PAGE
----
Imagine Worf's frustration after discovering that that cheap Klingon opera collection set he bought last week has the wrong galactic sector code and hence won't play in this sector ....
A couple I noticed recently that maybe everyone already knew about but were new to me (these are story-based rather than production-based):
It seems like a new aspect to Garak's personality when he comes down with an attack of claustrophobia in "By Inferno's Light". But back in "Second Skin", when Sisko's takes him along to Cardassia to rescue Kira, Garak off-handedly remarks to Sisko that the Defiant's tiny cabins are "a little claustrophobic". I don't know if the writers were already thinking along those lines for Garak, or if they wrote it as an offhand line and only thought later that they could make use of it, or if they completely forgot they did it. But it's a nice little tie-in either way.
Likewise in "The Quickening", we learn that the Dominion are fully capable of designing and implementing a contagion to attack someone they don't like. Given that they already genetically engineered the Jem'Hadar and the Vorta, that's not a huge surprise. But on the disease aspect of it, this sets up the reveal in "Broken Link" that they already infected Odo with a similar disease to get him to do what they want.
There should have been a running joke of people finding Garak's full body sheddings all over DS9.
There's also a scene with Garak at Quark's bar (I think it was in The Wire, but I can't find the exact clip), and he is contorting his upper half in abnormal ways. You can see the thick ridges on his neck and shoulders flex in a way that bone probably shouldn't.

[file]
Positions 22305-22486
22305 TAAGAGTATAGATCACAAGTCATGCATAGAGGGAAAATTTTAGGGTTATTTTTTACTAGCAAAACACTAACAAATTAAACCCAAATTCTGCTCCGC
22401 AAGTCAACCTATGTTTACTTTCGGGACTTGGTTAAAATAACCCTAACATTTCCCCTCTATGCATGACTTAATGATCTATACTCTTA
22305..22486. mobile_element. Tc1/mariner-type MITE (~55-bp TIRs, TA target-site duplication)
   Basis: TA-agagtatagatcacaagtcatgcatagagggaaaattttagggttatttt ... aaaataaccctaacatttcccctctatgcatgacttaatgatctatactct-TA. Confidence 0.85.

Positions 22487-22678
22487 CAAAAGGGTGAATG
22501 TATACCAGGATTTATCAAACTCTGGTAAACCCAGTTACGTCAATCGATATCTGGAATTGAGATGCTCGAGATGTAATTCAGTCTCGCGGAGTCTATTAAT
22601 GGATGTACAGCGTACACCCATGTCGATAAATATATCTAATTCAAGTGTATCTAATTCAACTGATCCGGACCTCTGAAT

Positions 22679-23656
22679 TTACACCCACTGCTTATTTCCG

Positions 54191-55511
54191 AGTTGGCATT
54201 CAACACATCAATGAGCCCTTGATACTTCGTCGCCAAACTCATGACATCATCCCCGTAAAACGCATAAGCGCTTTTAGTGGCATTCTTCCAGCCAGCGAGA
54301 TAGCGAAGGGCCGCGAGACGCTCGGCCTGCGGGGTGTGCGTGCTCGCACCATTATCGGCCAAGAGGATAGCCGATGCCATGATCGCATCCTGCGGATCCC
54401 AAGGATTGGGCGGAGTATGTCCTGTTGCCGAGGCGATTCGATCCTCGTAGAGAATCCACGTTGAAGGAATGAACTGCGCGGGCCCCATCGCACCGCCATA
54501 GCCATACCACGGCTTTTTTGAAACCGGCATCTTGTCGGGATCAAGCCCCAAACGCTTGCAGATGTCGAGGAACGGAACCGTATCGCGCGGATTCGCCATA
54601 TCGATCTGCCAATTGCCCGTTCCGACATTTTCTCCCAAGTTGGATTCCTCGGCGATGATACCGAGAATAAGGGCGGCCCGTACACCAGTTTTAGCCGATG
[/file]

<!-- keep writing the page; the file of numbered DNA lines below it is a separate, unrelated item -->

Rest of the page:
Speaking of Garak, take note of his clothing during In the Pale Moonlight. He looks as if he's wearing a Starfleet operations uniform from 2360-66.
This episode is often cited as the epitome DS9 deconstructing the Roddenberry ideal, with Sisko going against the Federation ethos and having his conscience tested to destruction. There's a dark poetry in having Garak subtly remind us of early TNG, when the sanctimonious moralism was at its peak.
Re: Garak's claustrophobia. Andrew Robinson worked with the writers to create his character, and added elements that were true in RL to the character. One of those elements was his claustrophobia. He stated in an interview that he was afraid he wouldn't be able to continue doing the character because the make-up was making him claustrophobic--it was like being in a coffin--until he saw himself in the mirror and fell in love with the way the character looked. He didn't have a problem with the make-up after that.
Did I notice correctly, I think i saw the same backwards footage of a Klingon flying around in 'Generations' (movie) and in some battle scene in season 7 episode of DS9...